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So, this question is for anyone out there who has used both Rode and Rycote wind protection systems. Twice now I've heard people say they prefer the Rode system over the Rycote (Haydn Payne here on SSD being one of them). I'm curious if there's anyone else here who has used both and has a preference for one over the other.

I'm trying to make a decision on future purchases. The Rode price point is very appealing, and I could probably mod it to take a Rycote Connbox if I really wanted to get silly. Any thoughts on durability and functional performance of the two brands? I'm just looking at this comparison for single mic systems (not stereo/m-s).

[I'm aware that Sennheiser makes zeppelin kits as well. We have two at work, and I'm not impressed with the way the back cap fits. They're out of the running as far as I'm concerned.]

Thanks in advance.

UPDATE: So I found a deal on a used Rycote kit. I upgraded the suspension to the new lyre mounts and added a Connbox. Very happy with it, and definitely prefer it over the Sennheiser models.

Update #2: I now own three Rycote systems...just sayin'. ;)

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8 Answers 8

up vote 12 down vote accepted

I own the Rode and have the Rycote at work.

The Rode blimp has several characteristics that are pretty dramatically different from the Rycote:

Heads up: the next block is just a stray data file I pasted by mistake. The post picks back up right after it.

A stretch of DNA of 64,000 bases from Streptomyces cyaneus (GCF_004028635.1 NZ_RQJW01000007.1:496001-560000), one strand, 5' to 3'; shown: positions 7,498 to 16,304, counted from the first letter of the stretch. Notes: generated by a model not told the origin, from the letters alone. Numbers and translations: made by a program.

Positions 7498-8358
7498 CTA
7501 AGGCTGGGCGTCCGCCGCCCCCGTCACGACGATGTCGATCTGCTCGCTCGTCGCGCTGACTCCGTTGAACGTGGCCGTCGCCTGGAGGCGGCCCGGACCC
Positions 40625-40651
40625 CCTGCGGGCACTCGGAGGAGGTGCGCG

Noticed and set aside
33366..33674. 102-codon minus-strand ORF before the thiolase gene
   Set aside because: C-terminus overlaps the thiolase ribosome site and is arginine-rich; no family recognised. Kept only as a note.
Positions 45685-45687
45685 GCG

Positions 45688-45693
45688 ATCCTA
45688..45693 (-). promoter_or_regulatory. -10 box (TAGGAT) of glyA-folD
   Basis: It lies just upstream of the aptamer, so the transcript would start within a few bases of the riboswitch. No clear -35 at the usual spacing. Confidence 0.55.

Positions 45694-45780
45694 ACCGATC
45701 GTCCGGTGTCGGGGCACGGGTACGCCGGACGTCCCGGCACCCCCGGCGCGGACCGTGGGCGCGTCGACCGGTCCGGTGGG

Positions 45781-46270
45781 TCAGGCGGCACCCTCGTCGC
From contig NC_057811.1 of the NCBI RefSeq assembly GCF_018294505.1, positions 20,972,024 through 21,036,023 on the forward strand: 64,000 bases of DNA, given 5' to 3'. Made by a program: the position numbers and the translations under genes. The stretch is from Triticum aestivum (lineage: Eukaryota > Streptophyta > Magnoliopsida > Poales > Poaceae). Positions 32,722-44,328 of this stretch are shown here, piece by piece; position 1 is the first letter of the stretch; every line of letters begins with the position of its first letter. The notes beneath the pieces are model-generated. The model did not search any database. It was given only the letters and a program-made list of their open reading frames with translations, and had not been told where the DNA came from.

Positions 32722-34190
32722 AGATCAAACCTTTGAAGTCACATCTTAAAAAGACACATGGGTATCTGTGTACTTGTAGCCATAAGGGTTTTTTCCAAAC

• It's much heavier. Probably 2 or 3x as heavy. If your intent is to just mount it on a manfrotto lightstand and roll on sounds then this isn't an issue. If you plan on swinging it on the end of a boompole then you're probably in for a long day.

  • It's much wider. I can fit my PCM D50 comfortably inside of the circle rings. I could never do that with the Rycote. picture here

  • The threads on the endcap are much thicker. The Rycote's endcaps are a little fiddly by comparison.

  • It has an integrated cable that it built well

  • It ships with a fuzzy. The Rycote does not.

  • The mounting rail is much thicker and sturdier than the Rycote's but again at the cost of weight.

  • It has a quick release latch for the pivot point, and a thumb wheel to slide the unit up and down on the mount rails.

If it were me I'd suggest the Rycote for film booming work and the Rode for sfx recording. That thing just isn't going to break. :)

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thanks for the info. part of my dilemma, ok that might be exaggerating, is i'm probably going to want to buy some rycotes for my akg "pencil" mics, otherwise i feel like i'll be giving up something in proper positioning. maybe i'll ask steve if i can borrow his rode blimp to see what the trade off might be in that situation. –  Shaun Farley Feb 24 '11 at 18:49
    
@Rene -- could you please fire another link to the Sony PCMD50 inside the Rode -- I'm considering doing the same myself, I've got a Blimp on the way. Cheers, J –  James Hayday Oct 28 '11 at 4:34
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I own the rode blimp myself and the production company I freelance at has Rycotes, so I've used both. The connectors inside are much more stable in the Rode, interchangeable for different mics. I'm not sure if the model of the rycotes I've used is older but the way they work is by twisting them to get them taught and then clicking the mic in which is really unstable if you're moving around a lot with them. There is a lot less movement with the rode I've found and the way the cable comes out the blimp is excellent with the main cable connecting into the handle rather than into the blimp itself. The metal switch to lock the handle is excellent and more efficient as well than the standard twisting knob.